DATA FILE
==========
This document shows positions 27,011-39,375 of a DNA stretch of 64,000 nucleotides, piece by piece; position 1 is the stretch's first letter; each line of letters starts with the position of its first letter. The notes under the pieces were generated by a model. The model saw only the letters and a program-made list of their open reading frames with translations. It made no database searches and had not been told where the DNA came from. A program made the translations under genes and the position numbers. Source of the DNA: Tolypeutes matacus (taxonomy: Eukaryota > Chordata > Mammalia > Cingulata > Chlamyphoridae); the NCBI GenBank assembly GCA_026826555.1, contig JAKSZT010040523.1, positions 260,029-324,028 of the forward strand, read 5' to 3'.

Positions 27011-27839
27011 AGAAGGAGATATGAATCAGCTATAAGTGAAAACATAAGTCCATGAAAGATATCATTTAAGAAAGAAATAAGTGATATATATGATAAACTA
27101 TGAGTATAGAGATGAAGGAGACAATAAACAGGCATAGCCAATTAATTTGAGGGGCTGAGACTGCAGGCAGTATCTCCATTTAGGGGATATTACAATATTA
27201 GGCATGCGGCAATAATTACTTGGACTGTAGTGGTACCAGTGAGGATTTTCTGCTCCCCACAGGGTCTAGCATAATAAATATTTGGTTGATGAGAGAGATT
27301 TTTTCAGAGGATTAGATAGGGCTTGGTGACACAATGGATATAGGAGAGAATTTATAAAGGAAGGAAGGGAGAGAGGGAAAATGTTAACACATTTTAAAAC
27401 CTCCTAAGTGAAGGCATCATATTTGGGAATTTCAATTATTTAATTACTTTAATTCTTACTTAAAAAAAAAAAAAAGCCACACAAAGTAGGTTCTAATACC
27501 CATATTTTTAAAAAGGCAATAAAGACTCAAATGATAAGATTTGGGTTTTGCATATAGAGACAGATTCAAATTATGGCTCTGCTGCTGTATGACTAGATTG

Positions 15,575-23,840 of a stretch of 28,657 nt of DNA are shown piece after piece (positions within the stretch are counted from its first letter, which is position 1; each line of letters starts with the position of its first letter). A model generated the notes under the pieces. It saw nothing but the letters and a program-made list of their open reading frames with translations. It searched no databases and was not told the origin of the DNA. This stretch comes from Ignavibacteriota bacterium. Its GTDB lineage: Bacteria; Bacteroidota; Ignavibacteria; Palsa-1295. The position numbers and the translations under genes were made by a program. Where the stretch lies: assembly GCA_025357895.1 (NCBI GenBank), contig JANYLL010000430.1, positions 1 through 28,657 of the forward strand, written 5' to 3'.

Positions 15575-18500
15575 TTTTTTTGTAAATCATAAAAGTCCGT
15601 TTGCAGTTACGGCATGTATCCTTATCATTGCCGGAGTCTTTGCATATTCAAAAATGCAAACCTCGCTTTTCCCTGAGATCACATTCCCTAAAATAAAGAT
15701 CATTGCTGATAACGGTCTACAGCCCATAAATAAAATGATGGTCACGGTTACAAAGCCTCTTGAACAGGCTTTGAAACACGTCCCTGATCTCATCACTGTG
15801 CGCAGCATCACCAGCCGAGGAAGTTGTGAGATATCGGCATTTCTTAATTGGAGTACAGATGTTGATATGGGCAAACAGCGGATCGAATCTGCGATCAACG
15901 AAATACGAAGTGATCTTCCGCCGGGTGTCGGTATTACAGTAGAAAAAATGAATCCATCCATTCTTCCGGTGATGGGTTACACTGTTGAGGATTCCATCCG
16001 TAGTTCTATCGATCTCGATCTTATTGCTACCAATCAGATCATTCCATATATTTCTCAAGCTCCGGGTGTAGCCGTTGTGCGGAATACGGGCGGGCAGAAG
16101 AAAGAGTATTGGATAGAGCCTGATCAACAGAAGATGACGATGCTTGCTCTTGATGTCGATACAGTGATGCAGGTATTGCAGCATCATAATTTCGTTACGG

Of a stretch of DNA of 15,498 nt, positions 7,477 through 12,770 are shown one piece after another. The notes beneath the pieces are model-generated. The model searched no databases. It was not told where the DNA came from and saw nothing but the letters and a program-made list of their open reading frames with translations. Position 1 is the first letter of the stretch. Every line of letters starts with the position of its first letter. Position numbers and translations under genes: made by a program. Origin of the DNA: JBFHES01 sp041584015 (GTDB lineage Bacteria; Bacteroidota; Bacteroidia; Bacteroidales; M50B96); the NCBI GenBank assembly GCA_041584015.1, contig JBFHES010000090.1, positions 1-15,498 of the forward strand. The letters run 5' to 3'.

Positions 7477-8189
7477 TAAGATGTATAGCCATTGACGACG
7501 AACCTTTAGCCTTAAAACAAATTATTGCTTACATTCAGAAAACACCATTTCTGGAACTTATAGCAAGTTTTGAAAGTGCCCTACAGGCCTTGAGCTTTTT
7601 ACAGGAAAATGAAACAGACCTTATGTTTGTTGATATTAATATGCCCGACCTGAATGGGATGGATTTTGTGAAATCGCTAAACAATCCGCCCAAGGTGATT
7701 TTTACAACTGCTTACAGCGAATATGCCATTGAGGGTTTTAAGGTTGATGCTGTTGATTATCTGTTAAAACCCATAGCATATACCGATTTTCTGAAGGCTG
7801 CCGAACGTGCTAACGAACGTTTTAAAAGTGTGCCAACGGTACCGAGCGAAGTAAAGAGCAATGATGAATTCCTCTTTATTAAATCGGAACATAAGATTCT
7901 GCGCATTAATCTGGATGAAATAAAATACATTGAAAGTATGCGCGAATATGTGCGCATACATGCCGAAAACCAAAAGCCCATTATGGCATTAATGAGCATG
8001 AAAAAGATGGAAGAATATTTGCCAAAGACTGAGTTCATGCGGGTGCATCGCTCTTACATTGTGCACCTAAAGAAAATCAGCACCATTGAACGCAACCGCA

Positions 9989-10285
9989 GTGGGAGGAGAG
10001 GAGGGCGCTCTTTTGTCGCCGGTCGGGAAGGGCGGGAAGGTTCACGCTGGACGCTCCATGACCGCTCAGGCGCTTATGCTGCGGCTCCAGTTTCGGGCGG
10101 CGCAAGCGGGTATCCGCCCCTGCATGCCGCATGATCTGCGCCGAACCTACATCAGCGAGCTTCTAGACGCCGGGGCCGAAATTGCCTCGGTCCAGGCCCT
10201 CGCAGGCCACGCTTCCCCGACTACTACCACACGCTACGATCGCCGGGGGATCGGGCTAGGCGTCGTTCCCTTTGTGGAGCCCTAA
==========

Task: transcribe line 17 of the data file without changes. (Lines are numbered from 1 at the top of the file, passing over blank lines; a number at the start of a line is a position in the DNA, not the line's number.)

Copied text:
16101 AAAGAGTATTGGATAGAGCCTGATCAACAGAAGATGACGATGCTTGCTCTTGATGTCGATACAGTGATGCAGGTATTGCAGCATCATAATTTCGTTACGG